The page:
Even with the difficulty in conveying his thoughts, David made it clear he wanted to be included in the mainstream activities at his public high school -- and not just the special education program. But teenagers have their own hierarchy, and even the most accepting ones play by their peers' social rules. The mascot syndrome revealed itself in well-intentioned pats and hugs from passing acquaintances in the halls, but the phone never rang for him at home. In 2005, he would turn 18. There had never been any hope of college or SAT tests. What would happen after high school?
The school psychologist recommended a relatively new approach -- an expensive, two-year program called the College Living Experience. The downside was its faraway location in Fort Lauderdale, Fla. However, it had a residential component geared toward independent living, teaching task completion, money management and social skills to developmentally disabled young adults. So in 2006 -- after two decades of navigating Fairfax County's murky special education system, and investigating expensive drug therapy and psychiatric care -- my husband, Bruce, and I enrolled David in CLE, which is adjacent to the sprawling Broward College campus in South Florida.
David was all for it. "This is my college -- right, Mom?" he asked.
David has always operated under a different reality, his functioning compromised by both his cognitive limitations and his fine-motor weaknesses. Standing in line with me at our neighborhood grocery store where he had worked for a brief time as a courtesy clerk, he jerked his head like a pogo stick and proudly told the cashier that he was going off to college in Florida. This was the same woman who had him fired for staring off into the distance and not taking care of a cleanup in the aisles. "Really," she said, rolling her eyes. Then she handed me my change.
What kind of middle-aged parents don't look forward to the time their adult children are able to live on their own? With David's two older brothers grown and out of the house, the prospect of becoming real empty nesters gleamed in the near future for Bruce and me. Still, I struggled with David's risky move into an apartment 1,000 miles from home. After decades of being my intellectually disabled son's advocate, hard-wired to protect him, how could I just shut off my dependency on his dependency on me?
That was not how my husband saw it. "I just want some time alone together," he said, his eyes lighting up, "before we get old and floppy."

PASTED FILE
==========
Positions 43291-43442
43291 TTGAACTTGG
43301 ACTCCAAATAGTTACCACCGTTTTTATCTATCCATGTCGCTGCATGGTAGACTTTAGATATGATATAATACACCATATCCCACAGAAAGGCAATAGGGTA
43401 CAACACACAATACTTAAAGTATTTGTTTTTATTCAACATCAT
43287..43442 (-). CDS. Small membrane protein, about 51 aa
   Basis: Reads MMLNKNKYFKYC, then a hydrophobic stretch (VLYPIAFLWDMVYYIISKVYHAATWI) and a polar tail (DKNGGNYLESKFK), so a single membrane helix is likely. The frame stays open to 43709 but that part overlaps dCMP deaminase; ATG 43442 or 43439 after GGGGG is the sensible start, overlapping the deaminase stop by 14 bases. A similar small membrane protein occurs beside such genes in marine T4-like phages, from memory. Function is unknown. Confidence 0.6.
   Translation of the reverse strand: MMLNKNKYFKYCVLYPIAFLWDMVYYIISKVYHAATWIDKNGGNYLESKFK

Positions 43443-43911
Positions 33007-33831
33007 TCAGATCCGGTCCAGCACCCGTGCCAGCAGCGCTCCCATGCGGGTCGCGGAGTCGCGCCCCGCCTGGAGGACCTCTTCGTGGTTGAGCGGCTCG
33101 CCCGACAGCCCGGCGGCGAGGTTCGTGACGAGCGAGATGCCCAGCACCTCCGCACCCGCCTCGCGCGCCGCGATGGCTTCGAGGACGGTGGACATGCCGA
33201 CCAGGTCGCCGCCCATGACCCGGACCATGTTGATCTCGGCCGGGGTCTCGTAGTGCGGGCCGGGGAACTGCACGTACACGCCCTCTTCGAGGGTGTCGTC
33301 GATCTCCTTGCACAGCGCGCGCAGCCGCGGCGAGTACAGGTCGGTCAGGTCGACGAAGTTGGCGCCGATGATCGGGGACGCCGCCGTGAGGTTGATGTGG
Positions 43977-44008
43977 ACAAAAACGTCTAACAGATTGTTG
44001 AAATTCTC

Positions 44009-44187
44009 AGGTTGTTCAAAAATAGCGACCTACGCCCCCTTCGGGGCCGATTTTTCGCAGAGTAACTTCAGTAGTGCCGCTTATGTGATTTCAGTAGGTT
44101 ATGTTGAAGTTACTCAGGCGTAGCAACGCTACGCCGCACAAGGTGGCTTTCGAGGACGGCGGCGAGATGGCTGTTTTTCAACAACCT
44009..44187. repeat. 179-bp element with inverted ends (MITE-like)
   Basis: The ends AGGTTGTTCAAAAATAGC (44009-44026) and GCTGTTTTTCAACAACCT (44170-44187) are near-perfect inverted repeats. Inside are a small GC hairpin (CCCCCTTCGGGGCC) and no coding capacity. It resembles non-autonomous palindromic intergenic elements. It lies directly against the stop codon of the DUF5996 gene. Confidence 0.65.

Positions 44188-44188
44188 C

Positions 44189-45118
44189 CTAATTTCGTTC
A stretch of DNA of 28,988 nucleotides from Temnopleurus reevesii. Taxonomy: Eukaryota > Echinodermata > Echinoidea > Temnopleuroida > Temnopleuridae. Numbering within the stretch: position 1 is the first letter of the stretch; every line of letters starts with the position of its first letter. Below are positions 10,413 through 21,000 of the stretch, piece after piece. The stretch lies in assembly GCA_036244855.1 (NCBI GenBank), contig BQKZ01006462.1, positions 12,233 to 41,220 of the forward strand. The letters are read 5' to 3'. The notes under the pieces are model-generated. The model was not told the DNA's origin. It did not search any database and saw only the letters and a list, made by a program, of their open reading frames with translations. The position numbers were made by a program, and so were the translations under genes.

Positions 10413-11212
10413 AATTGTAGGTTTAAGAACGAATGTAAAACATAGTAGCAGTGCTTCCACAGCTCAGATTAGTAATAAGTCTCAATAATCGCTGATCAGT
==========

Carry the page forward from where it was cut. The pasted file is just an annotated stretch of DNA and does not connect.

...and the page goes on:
So Bruce began what was to be a summer of early preparation. He doled out instructions to David on how to open canned goods, boil water for pasta, shave himself, cut his toenails, do his laundry and send an e-mail. It was hard work for David, but for Bruce, who is not known for his patience, it was excruciating. If David got bored, he would just walk away from the boiling water. If he got frustrated, he would drop the razor mid-shave, leaving a ring of white cream around his jaw, and go chase the cat.
"Like pushing wet cotton," Bruce said, but he kept at it. Still, sometimes Bruce's rat-a-tat style and multi-step directions would backfire. Like the lesson on sandwich-making.
"With this skill, David, pretty soon, you can get a job making sandwiches in a deli. But," Bruce would warn, "you have to wash your hands first." Smiling now. Upbeat. Then: "No. Not like that. You have to use soap. No. You have to get in there and really scrub. No. Not like that. Come on, David, really scrub!"
Pushing David beyond his limits resulted in crumbs everywhere, a huge glob of mayonnaise on the top of his shoe, no trace of a sandwich and Bruce shouting: "Finish the job! You wanna live here with Mom and me forever?" Which was my cue to walk in and growl: "Leave him alone! You're giving him too many directions at once!" And while Bruce and I faced off, David would open and close his fists, as if he could shut us both up with the fragile strength of his hands. Then he'd drift off into another room to play with the cat. Lesson over.
Still, when August came around and it was time for David to move to Florida, Bruce pronounced David ready. Ready for the chance to succeed or fail on his own. "He wants out," Bruce assured me, "wants his own place, his own life. Let him go. What could happen?"